The Kovid trial again became stressful as the US chief over the holidays

NEW YORK – Families hoping for an increase in coronovirus cases and to gather safely for Thanksgiving, long lines for testing have reappeared across the US – a warning that the nation’s stressful testing system coalesces with the virus Unable to keep.

The delays are in the form of braces for the winter season, flu season and holiday trips to the country, all of which are expected to increase US outbreaks that have already suffered 11.5 million cases and 250,000 deaths.

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The laboratories warned that the continued shortage of key supplies was likely to create more bottlenecks and delays, particularly as cases escalate throughout the country and people rush to test with relatives before reunification.

Scott Baker, CEO of the Association of Public Health Laboratories, said, “As those cases increase, the demand increases and the timing of change may increase.” “So it’s like a dog chasing its tail.”

Lines at test sites across New York City this week spanned several blocks of the city, allowing people to wait three or more hours before they could even enter health clinics. In Los Angeles, thousands of people stood outside Dodger Stadium for a drive-through test.

“It’s crazy,” 39-year-old Chauneta Renaud said as she entered her fourth hour on Tuesday waiting to enter a so-called rapid testing site in Brooklyn. Renaud and her husband plan to test before Thanksgiving, when they will drive to pick up their mother for vacation. “We tested first and it was nothing like that,” she said.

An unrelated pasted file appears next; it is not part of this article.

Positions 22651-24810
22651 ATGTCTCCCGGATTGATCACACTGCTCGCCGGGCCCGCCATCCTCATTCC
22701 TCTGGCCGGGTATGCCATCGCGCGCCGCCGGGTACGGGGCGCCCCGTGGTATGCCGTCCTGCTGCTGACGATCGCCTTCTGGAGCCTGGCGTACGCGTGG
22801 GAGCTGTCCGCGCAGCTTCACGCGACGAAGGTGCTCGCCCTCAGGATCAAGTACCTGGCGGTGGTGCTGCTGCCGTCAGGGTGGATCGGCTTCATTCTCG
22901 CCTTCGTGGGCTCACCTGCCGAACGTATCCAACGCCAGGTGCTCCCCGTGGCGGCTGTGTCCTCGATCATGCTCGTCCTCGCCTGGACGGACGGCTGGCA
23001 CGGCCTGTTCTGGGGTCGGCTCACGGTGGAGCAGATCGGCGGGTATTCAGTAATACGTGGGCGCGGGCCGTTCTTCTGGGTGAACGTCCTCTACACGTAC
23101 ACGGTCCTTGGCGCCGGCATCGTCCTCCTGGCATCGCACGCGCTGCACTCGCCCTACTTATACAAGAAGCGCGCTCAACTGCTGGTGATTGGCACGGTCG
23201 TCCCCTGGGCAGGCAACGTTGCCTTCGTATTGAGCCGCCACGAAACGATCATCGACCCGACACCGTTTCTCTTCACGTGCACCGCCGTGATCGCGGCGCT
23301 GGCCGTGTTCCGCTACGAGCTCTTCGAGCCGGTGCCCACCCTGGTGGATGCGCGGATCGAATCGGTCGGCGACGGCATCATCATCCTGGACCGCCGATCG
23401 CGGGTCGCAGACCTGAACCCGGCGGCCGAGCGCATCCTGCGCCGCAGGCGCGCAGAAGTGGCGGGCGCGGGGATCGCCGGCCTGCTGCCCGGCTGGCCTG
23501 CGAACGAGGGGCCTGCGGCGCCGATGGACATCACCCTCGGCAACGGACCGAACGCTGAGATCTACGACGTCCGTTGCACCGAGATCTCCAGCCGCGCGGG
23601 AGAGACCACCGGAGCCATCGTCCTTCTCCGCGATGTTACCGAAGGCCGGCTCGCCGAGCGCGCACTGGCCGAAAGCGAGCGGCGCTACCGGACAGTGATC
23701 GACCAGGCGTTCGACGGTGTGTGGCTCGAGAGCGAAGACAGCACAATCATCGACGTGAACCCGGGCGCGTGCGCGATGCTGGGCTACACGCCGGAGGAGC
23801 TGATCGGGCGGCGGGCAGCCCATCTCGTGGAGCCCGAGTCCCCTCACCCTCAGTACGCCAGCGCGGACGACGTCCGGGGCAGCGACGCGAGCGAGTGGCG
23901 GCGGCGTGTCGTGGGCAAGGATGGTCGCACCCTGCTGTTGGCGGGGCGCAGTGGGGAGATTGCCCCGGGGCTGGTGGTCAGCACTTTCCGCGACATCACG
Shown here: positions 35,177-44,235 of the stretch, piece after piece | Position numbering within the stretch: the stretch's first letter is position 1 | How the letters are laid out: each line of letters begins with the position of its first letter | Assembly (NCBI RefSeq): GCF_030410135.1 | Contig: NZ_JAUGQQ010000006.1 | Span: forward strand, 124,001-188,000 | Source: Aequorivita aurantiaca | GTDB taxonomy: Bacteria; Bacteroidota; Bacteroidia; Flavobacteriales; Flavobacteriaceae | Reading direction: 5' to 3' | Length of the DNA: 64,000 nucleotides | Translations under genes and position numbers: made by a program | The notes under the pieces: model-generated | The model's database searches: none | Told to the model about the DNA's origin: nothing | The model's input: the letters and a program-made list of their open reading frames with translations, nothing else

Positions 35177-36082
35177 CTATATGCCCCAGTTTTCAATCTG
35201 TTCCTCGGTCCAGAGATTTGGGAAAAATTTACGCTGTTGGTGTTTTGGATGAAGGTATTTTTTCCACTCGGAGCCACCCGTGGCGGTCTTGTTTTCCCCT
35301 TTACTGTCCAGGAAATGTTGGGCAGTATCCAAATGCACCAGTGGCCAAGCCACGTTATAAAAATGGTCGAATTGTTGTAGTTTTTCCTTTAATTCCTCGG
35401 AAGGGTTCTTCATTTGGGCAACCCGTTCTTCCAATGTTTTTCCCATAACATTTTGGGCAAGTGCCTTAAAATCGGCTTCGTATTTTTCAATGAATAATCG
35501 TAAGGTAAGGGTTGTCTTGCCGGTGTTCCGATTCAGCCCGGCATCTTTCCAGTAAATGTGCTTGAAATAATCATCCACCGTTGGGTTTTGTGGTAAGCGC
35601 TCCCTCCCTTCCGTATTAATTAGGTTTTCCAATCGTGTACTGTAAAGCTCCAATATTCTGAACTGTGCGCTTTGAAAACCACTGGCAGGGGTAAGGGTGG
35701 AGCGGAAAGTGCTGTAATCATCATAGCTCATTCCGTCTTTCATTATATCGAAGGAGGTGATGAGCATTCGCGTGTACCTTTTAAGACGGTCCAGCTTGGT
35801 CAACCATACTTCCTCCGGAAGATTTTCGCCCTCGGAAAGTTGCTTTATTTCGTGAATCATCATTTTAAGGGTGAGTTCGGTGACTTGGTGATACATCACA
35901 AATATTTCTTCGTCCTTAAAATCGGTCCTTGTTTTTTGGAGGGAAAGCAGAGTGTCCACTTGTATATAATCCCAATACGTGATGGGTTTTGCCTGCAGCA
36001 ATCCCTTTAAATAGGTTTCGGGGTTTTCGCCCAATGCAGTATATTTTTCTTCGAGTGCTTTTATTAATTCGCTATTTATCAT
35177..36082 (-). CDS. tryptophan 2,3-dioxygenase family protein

On the one hand, the fact that testing problems are only now emerging – more than a month into the latest virus surge – is a testament to the country’s increased capacity. The US is testing more than 1.5 million people per day in July, more than double the rate in July, when many Americans faced long lines.

But experts like Johns Hopkins University researcher Gigi Gronwall said the US still has little to control the virus.

Groenevale said that the current test rate is “on its way, but it is nowhere near necessary to move the course of this epidemic.” Many experts have called for anywhere between 4 million and 15 million daily tests to suppress the virus.

Trump administration officials estimate that the US has enough tests to screen between 4 million and 5 million people this month. But it does not fully reflect real-world conditions. The tests used at most testing sites rely on specialized chemicals and equipment that have been subject to chronic deficiencies for months.

US government official Adam Brett Giroir tested the lines and reports of delays earlier this week. In some cases, he said, the lines are due to a lack of timeliness of the test locations, which can stagger appointments.

“I am sure this is going to happen from time to time, but we are aggressively helping the states, if we can resolve these types of issues,” Giroir said.

Marguerite Winter, 28, stood in line for more than two hours to conduct a test on Monday at a Chicago site. She plans to fly her mother to Massachusetts for Thanksgiving and to live during Christmas. Visitors in Massachusetts are required to quarantine for two weeks or show evidence of a negative test.